There is nothing quite as embarrassing as going to a foreign country and not understanding a word of what anyone else is saying. One of my favorite personal incidents was trying repeatedly to push my way out the door of a small bakery I had stopped in. Clearly, what looked like "push" was actually pull. It could have been worse -- I could have walked into the men's room thinking that it was for ladies. Thankfully I ran into some English speakers who helped me out on my journey. Now, if I had remembered to bring along my trusty pocket translator with me I would have had a much easier time.
There are different types of electronic dictionaries and translators: monolingual, bilingual, and multilingual. But first, what is the difference between the two?
Electronic Dictionary vs. Electronic Translator
Which do you choose?
* Beginners, or those with no prior knowledge of the language(s) to be used usually need an electronic translator and not a dictionary. They are often the preferred device for travelers. They are also useful if you work in the civil service sector, security, or any other occupation which requires interacting with people who may or may not speak English. Instead of playing charades, you have quick and easy communication help at your fingertips.
** Translators offer easily organized thematic subjects (such as hotel, restaurant, airport, etc.) for finding commonly used expressions or phrases.
** Each expression is usually accompanied with a pronunciation guide.
** Some models offer a search enhanced by phonetic spelling recognition, so if you hear a word, but you don't know the proper spelling because you are unfamiliar with the language's alphabet, you can still find the word you need to translate.
* Those experienced with the basics of the language they wish to decipher are best off with an electronic dictionary. This usually means that you have either studied the language or that you are currently studying the language. It may also mean that you are already a speaker of that language.
** Dictionaries give a quick and easy way to find the word you need.
** The database has a wide range of words and instead of focusing on offering lists of helpful travel phrases.
Monolingual, Bilingual, and Multilingual
What's the difference between these models and why choose one type over the other?
* Monolingual Dictionaries
** Essentially this is a hardbound dictionary turned digital, giving you a lightweight, portable, yet comprehensive dictionary to take with you on the go.
** Good for both intermediate or advanced students and professionals.
** Used either for a native language or for one which you have already been studying for awhile.
** These models have the largest number of entries out of all electronic dictionary/translator models.
* Bilingual Dictionaries
** Picture your Spanish/English dictionary in digital. Lightweight, but functional, and full-featured.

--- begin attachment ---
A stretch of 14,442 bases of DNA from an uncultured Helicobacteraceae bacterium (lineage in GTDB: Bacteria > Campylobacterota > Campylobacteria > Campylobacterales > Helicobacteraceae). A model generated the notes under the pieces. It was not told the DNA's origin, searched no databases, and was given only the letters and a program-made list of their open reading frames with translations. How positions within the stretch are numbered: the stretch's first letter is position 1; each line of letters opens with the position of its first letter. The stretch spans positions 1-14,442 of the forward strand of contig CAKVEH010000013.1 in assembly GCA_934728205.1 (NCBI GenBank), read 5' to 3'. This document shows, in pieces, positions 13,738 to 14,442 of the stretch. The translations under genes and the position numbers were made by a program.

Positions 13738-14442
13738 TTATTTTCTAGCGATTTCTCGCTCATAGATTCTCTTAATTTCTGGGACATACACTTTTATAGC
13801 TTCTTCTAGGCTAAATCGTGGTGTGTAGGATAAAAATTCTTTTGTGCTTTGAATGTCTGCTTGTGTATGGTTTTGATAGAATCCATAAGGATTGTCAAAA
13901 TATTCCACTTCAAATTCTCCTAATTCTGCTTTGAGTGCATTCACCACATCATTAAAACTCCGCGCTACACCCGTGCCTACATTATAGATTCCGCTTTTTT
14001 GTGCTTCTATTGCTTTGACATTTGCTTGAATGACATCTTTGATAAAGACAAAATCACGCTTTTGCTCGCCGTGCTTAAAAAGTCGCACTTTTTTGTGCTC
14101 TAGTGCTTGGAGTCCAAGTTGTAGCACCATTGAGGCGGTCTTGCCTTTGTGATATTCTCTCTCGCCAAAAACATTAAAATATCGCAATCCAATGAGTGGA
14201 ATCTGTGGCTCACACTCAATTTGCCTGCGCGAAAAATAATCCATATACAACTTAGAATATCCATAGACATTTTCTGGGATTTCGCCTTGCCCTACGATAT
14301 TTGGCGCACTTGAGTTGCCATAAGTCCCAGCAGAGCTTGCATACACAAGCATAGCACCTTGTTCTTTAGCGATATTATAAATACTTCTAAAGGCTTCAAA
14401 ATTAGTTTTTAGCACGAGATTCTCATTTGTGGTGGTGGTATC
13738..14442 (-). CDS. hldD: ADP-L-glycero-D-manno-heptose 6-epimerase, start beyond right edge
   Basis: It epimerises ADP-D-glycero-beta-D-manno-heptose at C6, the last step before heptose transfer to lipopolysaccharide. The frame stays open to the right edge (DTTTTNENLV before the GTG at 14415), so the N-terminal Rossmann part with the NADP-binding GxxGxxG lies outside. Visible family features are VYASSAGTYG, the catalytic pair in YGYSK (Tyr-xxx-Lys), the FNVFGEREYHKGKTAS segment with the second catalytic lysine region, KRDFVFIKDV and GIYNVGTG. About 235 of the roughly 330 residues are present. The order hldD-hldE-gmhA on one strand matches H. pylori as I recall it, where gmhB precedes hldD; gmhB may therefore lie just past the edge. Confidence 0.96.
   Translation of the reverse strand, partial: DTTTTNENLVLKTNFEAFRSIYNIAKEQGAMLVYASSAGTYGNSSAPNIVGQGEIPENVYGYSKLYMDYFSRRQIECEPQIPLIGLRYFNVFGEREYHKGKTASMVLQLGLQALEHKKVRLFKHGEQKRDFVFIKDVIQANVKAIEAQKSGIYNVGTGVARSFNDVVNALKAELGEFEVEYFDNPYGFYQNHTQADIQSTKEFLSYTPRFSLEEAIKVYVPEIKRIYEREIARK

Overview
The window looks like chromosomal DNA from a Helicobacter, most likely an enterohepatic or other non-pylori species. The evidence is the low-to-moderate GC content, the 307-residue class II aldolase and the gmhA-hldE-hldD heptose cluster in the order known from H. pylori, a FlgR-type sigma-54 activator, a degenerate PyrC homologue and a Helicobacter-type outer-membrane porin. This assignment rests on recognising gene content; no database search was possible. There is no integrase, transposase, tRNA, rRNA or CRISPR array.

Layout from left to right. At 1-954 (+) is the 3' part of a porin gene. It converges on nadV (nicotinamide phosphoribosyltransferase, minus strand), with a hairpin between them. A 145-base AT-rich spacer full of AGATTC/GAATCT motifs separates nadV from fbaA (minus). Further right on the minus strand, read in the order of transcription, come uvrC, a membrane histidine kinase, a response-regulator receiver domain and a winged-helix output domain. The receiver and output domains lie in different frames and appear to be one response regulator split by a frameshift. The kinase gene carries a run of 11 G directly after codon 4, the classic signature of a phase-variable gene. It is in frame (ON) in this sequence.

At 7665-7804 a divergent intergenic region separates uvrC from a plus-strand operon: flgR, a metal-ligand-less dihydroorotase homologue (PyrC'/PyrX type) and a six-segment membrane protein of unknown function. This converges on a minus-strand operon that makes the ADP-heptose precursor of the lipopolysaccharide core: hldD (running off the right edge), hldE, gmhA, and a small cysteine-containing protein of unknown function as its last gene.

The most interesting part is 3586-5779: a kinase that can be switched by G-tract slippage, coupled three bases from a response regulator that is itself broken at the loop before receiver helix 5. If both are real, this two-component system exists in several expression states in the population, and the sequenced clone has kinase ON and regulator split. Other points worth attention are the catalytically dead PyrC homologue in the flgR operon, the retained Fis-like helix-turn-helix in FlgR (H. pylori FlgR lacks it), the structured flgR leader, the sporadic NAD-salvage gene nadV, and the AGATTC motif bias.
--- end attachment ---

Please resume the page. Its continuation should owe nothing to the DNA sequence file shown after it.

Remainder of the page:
** Perfect for people who have experience studying a foreign language.
** Not suited for travellers planning to visit many countries with different spoken languages.
** Database is usually expandable.
** Bidirectional models are preferred so that you can search for words in either of the languages.
* Multilingual Dictionaries/Multilingual Translators
** Ideal for a multi-country trip or for those who plan on taking a few trips to different countries at different times.
** Perfect for backpacking in Europe or study abroad.
** Most models have a limited number of dictionary entries to accommodate all the most necessary words and phrases from many languages.
** Not recommended for serious language students.
Features, Extras, Formats
* '''Talking Translators'''
** Translators often have a voice translation along with a visual translation. However, talking translators with voice recognition tend to cost about twice as much as non-talking models.
** Very useful for travellers.
** If you have the money, it is helpful for beginning language students.
* '''Multifunction Devices'''
** Additional features tend to come standard in some shape or form: alarm clock, world clock, currency converter, size conversions, planner, address book, calculator, business organizers, etc.
** Only look specifically for extra features if you know that you will really want and need them; otherwise, you are just wasting your money.
** PC connectivity (Windows-based, not Mac in most cases) may be a useful feature if you plan to use your translator/dictionary as a multifunction device and you want to synchronize calendars, contact lists, etc.
** Some use a flash memory card to exchange information, while others depend on a cable (such as USB) or even infrared technology.
** Most come in folding versions (clamshell style) which keeps the keys and screen safe. These are the least expensive styles available, they can be found for under $50.
** PDA style devices are also available. They usually have LCD touchscreens that you operate with a stylus pen. They tend to be more expensive, though.
** Pen-like text scanners can pick up written text from any printed document and then translate the results onto a small LCD screen. Some models even speak the results. Some may also allow manual word entry via an "OptiCard".
** The most expensive and multi-purpose model available comes in the form of a smartphone. Check out this smartphone buying guide to learn more about them.